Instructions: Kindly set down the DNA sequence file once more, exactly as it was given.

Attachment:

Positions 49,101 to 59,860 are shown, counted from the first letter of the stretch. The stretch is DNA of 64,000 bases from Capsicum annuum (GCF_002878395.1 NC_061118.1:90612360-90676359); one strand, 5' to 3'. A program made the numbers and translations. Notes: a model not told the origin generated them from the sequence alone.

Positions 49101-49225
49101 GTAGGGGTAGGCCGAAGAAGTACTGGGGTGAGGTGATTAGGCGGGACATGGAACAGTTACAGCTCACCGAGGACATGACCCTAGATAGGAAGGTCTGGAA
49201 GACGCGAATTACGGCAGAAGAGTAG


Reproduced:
Positions 49,101 to 59,860 are shown, counted from the first letter of the stretch. The stretch is DNA of 64,000 bases from Capsicum annuum (GCF_002878395.1 NC_061118.1:90612360-90676359); one strand, 5' to 3'. A program made the numbers and translations. Notes: a model not told the origin generated them from the sequence alone.

Positions 49101-49225
49101 GTAGGGGTAGGCCGAAGAAGTACTGGGGTGAGGTGATTAGGCGGGACATGGAACAGTTACAGCTCACCGAGGACATGACCCTAGATAGGAAGGTCTGGAA
49201 GACGCGAATTACGGCAGAAGAGTAG